Concerns over second phase of controversial housing estate
- Credit: Archant
Concerns were raised by residents at an exhibition outlining plans for the second phase of a controversial housing estate.
The proposals comprise 150 homes plus 75 more for assisted living for older people on agricultural land east of Tunstead Road in Hoveton.
The first phase of the Brook Park development with 150 homes is nearly completed, and Hoveton Parish Council hosted a public exhibition on the proposed plans at the village hall on Wednesday, March 4. A public meeting will be held at the same venue on March 11.
Among those attending was Geoff Cook, who lives in Dilham Drive, who said: "I don't think the infrastructure is there to cope with it, whether you are talking about drainage or transport.
"There's a road through the planned estate, which does not make sense, and will just create a rat-run. The village is not designed for a large development like this.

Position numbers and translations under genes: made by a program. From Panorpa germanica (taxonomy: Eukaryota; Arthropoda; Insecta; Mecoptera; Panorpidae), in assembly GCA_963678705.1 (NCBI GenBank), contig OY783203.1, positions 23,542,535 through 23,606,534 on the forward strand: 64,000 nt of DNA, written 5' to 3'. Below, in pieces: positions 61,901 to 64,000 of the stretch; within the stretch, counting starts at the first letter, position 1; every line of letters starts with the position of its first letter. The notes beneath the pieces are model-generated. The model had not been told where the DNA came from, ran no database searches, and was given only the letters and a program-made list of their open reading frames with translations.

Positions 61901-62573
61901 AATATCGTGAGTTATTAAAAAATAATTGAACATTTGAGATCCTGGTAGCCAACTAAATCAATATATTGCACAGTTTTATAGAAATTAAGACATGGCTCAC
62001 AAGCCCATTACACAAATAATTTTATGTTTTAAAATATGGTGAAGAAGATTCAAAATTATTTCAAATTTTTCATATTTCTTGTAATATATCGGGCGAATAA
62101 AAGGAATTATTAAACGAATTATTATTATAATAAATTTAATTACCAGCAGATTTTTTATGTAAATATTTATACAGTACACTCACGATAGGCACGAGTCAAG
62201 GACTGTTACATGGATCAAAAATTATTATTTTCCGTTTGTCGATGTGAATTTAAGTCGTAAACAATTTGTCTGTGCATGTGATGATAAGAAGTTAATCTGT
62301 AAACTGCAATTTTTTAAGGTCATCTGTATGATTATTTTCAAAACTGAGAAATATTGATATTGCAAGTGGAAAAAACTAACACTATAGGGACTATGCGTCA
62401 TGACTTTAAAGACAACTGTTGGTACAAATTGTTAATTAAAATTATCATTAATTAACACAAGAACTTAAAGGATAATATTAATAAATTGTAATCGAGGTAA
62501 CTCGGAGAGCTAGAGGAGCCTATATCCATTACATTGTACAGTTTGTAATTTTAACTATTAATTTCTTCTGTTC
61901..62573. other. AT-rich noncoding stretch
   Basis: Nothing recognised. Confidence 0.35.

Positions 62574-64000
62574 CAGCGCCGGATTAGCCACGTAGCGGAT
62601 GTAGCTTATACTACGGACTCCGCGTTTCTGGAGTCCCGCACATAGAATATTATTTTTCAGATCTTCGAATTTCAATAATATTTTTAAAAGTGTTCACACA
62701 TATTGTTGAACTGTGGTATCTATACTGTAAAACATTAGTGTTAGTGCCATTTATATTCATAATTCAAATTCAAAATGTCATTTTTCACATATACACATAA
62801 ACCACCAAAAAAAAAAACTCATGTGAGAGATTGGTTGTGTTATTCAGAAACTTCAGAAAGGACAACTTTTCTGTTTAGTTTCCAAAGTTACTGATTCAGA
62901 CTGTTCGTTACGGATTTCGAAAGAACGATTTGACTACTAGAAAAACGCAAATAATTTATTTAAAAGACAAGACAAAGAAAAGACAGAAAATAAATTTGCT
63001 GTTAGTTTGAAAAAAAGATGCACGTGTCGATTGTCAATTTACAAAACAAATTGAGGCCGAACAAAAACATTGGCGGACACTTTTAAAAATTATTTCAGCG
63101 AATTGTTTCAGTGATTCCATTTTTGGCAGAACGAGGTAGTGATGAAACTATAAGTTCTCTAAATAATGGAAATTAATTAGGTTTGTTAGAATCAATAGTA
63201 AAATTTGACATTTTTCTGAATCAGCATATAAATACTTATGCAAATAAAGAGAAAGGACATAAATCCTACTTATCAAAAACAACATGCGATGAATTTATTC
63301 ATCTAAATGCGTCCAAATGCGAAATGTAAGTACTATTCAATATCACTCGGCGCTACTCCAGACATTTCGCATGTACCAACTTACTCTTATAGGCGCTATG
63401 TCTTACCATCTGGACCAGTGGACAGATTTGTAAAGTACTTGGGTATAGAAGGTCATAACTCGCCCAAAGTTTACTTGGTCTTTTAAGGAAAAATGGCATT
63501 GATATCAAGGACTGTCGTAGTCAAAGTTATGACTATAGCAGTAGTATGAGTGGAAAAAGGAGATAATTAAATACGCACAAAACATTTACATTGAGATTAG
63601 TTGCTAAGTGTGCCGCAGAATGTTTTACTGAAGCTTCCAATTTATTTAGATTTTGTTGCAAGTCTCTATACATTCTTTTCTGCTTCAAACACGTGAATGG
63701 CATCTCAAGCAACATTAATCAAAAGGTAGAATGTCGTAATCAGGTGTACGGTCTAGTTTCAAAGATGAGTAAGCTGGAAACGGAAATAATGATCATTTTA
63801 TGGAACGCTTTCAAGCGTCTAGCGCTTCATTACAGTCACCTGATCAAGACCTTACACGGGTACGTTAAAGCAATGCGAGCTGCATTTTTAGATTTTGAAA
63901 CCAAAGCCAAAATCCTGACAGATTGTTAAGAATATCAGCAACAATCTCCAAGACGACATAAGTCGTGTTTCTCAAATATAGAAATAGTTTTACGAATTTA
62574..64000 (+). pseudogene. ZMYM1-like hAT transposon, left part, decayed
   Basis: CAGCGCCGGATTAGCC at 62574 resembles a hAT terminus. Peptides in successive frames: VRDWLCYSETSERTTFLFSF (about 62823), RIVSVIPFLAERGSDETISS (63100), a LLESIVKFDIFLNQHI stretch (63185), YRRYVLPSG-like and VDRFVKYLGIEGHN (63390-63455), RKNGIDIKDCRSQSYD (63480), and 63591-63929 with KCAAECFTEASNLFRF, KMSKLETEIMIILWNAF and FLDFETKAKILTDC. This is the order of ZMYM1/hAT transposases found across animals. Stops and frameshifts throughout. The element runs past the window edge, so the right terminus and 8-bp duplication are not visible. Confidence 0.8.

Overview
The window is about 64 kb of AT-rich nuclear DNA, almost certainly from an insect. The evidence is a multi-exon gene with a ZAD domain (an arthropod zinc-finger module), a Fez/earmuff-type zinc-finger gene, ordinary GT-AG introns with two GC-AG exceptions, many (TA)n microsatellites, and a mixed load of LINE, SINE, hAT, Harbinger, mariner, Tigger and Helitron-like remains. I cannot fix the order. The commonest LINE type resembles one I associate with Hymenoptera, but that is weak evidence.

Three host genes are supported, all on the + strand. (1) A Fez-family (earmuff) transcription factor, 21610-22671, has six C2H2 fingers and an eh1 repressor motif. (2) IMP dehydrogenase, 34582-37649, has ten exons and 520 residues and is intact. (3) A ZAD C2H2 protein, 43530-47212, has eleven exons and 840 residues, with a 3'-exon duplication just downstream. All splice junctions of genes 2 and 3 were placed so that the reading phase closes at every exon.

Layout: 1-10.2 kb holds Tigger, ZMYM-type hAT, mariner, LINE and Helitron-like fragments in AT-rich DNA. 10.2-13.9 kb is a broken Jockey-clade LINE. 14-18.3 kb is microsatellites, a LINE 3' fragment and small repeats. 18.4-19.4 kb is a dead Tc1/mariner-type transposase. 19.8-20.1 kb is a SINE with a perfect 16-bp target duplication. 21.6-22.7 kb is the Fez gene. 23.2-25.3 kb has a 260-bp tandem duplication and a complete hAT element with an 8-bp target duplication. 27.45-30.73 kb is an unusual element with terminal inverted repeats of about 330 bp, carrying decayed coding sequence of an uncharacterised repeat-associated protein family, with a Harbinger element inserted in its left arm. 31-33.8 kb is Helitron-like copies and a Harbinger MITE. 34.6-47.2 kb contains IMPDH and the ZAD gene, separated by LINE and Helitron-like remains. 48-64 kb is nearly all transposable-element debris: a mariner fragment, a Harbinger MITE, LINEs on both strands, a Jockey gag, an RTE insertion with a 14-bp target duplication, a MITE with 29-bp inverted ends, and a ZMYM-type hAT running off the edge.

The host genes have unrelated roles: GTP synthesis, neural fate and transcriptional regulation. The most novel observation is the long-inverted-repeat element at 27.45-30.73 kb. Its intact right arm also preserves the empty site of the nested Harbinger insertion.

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"This is all farmland at present and, with Brexit, maybe we should be growing more now and not building on agricultural land?"
Ken and Gillian Bacon, who live in Two Saints Close, only moved to the area last June and are trying to keep an open mind.
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Mr Bacon said: "We understand that houses need to be built, but no-one wants them where they live."
Meanwhile, Mike Cable, who lives in Grange Close, said: "The last time we had torrential rain, we had sewage in our garden. I don't see how Hoveton can cope with more homes."
Peter and Ros Hawes, from Tunstead Road, said they are worried about the loss of a hedge and the pressure on services.
Meanwhile, Dennis Willis and Judith Ford were carrying out their own private protest. They said they had sewage in their garden following heavy rains.
Alison Cornish, senior planner for Persimmon Homes (Anglia) Ltd, said the need for housing for the elderly and more homes had been highlighted in North Norfolk District Council's emerging local plan.
She said the hedge would be replaced with new planting and added: "We plan to be on-site within a year of planning permission being granted. We would then be on-site for about three years."